Stop being critical and start being grateful. When you say “thank you”, mean it and when you have the opportunity, offer them grace and mercy knowing that what they deal with every day is far more than we can ever imagine. 

Most of all, include these men and women who sacrifice their lives for us in your prayers. Lift them up and remember that they are doing the very best they can in unimaginable situations. And for those of you who may be reading this and are a first responder, I offer my deep, heart-felt thank you. I have done nothing to deserve the sacrifice you offer, but I am eternally grateful for it.

May each and every one of you have a safe, blessed holiday season.

Warts and All

Being the stepmother of 3 boys, I have often jokingly referred to myself as the “wicked stepmother”. When things with the boys got a little…bumpy (which was pretty frequent, particularly in the beginning) a friend and I would joke that my warts were showing. 

We all have those things in life that bring out parts of ourselves that we aren’t necessarily keen to show everyone. I think that even in the best of situations it’s sometimes helpful to just imagine that our “warts” could be hidden away in a closet somewhere so we could pretend that we are always the sweet, friendly person we want to present to the world.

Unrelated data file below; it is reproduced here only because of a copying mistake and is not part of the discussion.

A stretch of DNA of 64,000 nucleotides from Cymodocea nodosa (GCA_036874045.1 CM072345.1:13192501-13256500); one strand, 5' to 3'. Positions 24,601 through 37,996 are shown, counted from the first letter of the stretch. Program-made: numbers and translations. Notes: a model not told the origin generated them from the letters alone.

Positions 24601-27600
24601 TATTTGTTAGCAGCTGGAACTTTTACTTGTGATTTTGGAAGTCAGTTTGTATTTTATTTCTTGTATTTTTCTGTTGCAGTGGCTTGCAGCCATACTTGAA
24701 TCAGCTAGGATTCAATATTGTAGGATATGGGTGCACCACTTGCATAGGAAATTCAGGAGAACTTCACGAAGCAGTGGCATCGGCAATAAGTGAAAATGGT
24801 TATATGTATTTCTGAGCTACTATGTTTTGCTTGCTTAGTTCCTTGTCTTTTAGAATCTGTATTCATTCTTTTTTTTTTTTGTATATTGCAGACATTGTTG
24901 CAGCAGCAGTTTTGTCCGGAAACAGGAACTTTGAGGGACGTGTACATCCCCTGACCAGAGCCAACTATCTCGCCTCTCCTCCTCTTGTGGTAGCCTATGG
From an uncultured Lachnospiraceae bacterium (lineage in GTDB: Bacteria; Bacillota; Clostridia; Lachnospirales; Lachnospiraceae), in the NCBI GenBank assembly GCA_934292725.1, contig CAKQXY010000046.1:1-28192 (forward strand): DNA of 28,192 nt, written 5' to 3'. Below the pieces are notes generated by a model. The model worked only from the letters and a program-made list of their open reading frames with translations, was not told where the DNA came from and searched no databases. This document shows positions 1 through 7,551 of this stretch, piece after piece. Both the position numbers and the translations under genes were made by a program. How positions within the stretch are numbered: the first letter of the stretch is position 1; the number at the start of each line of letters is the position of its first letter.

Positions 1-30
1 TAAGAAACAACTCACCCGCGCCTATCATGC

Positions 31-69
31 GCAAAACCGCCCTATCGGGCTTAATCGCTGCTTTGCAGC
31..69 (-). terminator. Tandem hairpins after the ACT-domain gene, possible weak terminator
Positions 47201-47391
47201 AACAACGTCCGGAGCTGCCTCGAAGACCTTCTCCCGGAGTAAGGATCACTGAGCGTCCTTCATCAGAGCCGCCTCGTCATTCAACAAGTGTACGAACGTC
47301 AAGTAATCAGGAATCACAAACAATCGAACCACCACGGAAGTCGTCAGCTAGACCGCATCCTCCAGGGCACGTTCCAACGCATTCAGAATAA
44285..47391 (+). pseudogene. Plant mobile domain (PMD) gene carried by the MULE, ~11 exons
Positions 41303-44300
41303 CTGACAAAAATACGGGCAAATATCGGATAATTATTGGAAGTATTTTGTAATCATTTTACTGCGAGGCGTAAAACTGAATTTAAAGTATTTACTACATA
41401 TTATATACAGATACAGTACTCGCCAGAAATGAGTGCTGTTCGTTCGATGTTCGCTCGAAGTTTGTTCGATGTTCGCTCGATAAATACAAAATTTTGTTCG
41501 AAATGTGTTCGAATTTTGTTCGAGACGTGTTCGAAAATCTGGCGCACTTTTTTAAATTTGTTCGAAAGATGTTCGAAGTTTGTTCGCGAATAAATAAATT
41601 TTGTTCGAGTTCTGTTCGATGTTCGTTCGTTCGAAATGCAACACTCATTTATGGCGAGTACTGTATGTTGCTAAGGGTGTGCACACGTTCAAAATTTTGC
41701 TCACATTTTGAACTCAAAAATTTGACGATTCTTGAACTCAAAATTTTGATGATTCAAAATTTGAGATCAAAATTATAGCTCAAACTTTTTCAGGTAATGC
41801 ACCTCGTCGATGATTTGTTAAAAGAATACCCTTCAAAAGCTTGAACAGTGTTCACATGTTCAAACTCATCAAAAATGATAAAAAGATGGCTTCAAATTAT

It would be difficult to find a person that wasn’t trying to cover up some part of themselves. Whether it be a physical thing like a receding hairline, a birthmark, or, if you’re like me, a horrible scar that sends children screaming and crying in the other direction, or something like a learning disability or mental health issue,  all of us expend some of our energy trying to cover up things that are contrary to the image we think is the one that we are supposed to be presenting. 

I suppose it’s possible you are very well adjusted, happy with your appearance and not struggling with any unseen challenges, but I can pretty much guarantee there are things you have done in the past that you just wish everyone would forget. Those poor choices that seem to find their way back into stories over and over again. I have far too many to discuss here, but there was this period of time when I was younger, I went through a period of time that I had new jobs about every 6 – 9 months. Friends and family alike made fun of this job hopping and I was (and honestly, still am) humiliated. I withdrew, afraid to even talk to anyone about what was going on at work for fear of the response I would get. Similarly, up until a few years ago, I would rarely, if ever, try something new when it came to sports or games. In the back of my head, I always heard my mother saying, “if you can’t do it right the first time, don’t do it at all”. I went through decades of my life refusing to put myself in new environments because I didn’t want to embarrass myself or my family. Looking back, I’m sure there were opportunities I should have taken that may have helped me avoid some pretty negative things I ended up going through, but I was, at that time, incapable of seeing past the barriers I had created around the risk involved in trying something new.